VA: The Silence Was Warm Vol. 2
Symbolic Interaction

Nothing but contributors' names and track titles accompany Symbolic Interaction's latest compilation, but the double-disc's title, The Silence Was Warm Vol. 2, perhaps functions as a sufficient indication of the release's character with nearly all of the twenty pieces being of the gentler persuasion, and delectably so. Certainly Hiroshima-born Kashiwa Daisuke's elegant opener “Coto,” five gorgeous minutes of solo piano playing, establishes not only a beautiful mood but sets the bar high for the tracks that come after. The range of styles is broad, and it's a global affair, too, with many artists from Japan, naturally, contributing but figures from the US (Kentucky) and the UK (Leicestershire), Belgium, Napoli, Greece, and Berlin appearing too.

No doubt purely by coincidence, the strongest tracks place either piano or guitar at their centers. An early highlight is Bitcrush's (n5MD head Mike Cadoo) “A Place Of Exits,” a dreamy, guitar-centered blend of post-rock and shoegaze; a plangent electric guitar melody courses repeats over the song's midtempo lilt, with strings adding drama and intensity during the song's second half. Also memorable is Yellow6's (Jon Attwood) “Kulturhuset” which exudes desolate, lonely character in its ever-so-delicate electric guitar playing and is powerful in an understated way. The almost nine-minute running time gives Attwood sufficient time to increase subtly the piece's intensity, so much so that its distorted guitar component emerges almost subliminally. euphoria's wistful waltz, “December” is likewise lovely in its deployment of lyrical electric guitar playing. Absent Without Leave (Athens, Greece-based George Mastrokostas) also contributes a pretty, stately ballad in a hybrid ambient and post-rock style with electric guitars the dominant voice (“Following a Trembling Star”).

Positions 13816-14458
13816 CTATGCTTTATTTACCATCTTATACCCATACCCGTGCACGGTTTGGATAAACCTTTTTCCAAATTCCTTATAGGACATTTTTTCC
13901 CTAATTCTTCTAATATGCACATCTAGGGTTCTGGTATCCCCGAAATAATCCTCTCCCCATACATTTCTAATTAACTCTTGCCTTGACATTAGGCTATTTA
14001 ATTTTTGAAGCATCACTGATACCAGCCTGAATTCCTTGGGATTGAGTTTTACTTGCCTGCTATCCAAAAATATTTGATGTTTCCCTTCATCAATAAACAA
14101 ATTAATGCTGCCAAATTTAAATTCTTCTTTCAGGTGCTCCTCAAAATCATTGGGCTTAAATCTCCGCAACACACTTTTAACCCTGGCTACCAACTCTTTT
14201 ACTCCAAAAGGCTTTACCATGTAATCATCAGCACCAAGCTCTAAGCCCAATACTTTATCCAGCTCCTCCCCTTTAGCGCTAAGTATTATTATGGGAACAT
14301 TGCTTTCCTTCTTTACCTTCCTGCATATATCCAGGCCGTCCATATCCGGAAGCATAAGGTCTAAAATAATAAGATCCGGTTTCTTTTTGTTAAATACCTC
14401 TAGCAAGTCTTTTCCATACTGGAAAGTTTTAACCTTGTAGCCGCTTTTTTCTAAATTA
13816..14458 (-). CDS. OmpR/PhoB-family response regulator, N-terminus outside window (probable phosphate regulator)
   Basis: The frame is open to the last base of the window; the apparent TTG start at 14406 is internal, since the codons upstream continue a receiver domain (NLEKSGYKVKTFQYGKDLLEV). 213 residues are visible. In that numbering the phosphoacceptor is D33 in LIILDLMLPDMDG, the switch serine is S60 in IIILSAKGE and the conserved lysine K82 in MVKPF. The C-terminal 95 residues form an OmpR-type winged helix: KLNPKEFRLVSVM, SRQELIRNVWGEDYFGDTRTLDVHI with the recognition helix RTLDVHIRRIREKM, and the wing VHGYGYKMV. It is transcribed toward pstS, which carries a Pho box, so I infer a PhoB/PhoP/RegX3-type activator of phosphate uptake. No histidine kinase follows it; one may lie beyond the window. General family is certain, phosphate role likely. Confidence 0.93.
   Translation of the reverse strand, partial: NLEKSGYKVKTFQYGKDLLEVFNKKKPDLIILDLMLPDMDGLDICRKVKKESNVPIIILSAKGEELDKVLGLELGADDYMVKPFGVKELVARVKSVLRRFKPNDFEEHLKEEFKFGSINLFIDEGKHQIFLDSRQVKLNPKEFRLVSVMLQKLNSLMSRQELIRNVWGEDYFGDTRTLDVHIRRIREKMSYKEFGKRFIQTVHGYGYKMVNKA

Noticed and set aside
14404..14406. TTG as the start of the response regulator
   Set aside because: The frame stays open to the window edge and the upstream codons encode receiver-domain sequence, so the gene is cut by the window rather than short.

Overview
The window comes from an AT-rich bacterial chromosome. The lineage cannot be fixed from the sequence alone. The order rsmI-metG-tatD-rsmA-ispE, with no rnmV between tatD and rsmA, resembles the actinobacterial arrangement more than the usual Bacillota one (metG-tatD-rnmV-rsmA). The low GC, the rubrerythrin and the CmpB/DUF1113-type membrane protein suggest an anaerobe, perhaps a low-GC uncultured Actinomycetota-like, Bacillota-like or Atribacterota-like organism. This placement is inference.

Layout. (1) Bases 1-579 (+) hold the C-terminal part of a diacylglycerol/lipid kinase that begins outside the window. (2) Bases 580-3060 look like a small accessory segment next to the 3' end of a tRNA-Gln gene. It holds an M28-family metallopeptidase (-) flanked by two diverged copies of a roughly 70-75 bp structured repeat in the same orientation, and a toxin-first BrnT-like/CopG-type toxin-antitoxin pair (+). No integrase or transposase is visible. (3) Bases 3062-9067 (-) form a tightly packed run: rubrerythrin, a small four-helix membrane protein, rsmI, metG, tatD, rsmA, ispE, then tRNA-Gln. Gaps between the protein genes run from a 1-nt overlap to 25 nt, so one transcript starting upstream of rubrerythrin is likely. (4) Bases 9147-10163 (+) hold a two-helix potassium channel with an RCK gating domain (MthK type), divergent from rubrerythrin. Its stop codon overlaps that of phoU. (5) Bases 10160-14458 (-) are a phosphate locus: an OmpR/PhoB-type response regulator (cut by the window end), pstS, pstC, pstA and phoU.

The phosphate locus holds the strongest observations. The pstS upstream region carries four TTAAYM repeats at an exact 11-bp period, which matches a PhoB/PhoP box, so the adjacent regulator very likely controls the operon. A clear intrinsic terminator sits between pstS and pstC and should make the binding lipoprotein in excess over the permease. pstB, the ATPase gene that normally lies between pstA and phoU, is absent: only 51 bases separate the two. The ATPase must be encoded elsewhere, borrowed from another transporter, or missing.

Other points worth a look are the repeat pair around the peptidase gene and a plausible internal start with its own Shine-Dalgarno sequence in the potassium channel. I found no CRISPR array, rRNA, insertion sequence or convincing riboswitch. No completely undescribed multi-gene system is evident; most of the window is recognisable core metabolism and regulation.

Picking up where Daisuke leaves off, David Newlyn, recording artist as well as manager of October Man Recordings, contributes a sterling piano piece of his own (“Always Drawing Pictures,” augmented by electronic atmosphere and field elements) which complements the album's theme perfectly. Piano is also the central voice in phon°noir's (Matthias Grübel) lilting “Untitled Miniature #2” but it's by no means the only one, with percussive clatter, guitars, and electronics also dotting the tune's path. In its marriage of pretty piano melodies and electronic sweetener (synthesizers, beats), Cheju's (Wil Bolton, co-owner of Boltfish Recordings) “November” offers a refined example of his electronic-acoustic sound. A collagistic potpourri of voices, electronic flourishes, and head-nodding swing, Quiroga (Walter Del Vecchio)'s “Capolinea” proves to be a welcome addition to the oft-beatless collection.

Elsewhere, Ontayso (U-cover's Esther Santoyo and Koen Lybaert) adds its signature ambient dub-techno fingerprint to the collection with the restlessly churning “Ghostrun,” while Offthesky (Jason Corder) sprinkles found sounds, field elements, and natural instrument sounds (bass, guitar, flute, percussion) over a crawling blues rhythm in the ultra-atmospheric “Geist Heist of Tomb Room 18.” The sweeping, rhythmically forceful electronica of Lowriders Deluxe's (electronic producers Mark Streatfield, Simon Thomas, Clive Burns, and Joseph Auer) “Dreams of the Offworld Colonies” proves memorable, as does Moskitoo's (Sanae Yamasaki) “Melting Universe,” a peaceful, sound-sculpted aviary of tinkling keyboards, whirring electronics, and whispered vocals. Tracks by Naono and Melorman (laid-back melodic electronica in “Seems Like The Place”), d_rradio (“Nothing Like Home,” a placid pool formed from gentle streams of flutes and electronic waves), and Pawn (Hideki Umezawa) (chattering electronic noises flutter over glistening piano and synthesizer melodies in “Bird Cage”) also appear, with the collection's only questionable moments coming from Yaporigami, whose “Mist” oddly juxtaposes gleaming music box melodies with the rat-tat-tat of skittering beats, and Cheekbone, whose closing mix of widescreen ambient and funky beat elements “Remembrance” exemplifies little of the subtlety and nuance cultivated so methodically in the preceding tracks. Neverthless, the weak moments are few on this consistently satisfying and eclectic compilation from the Japan-based Symbolic Interaction imprint.

December 2008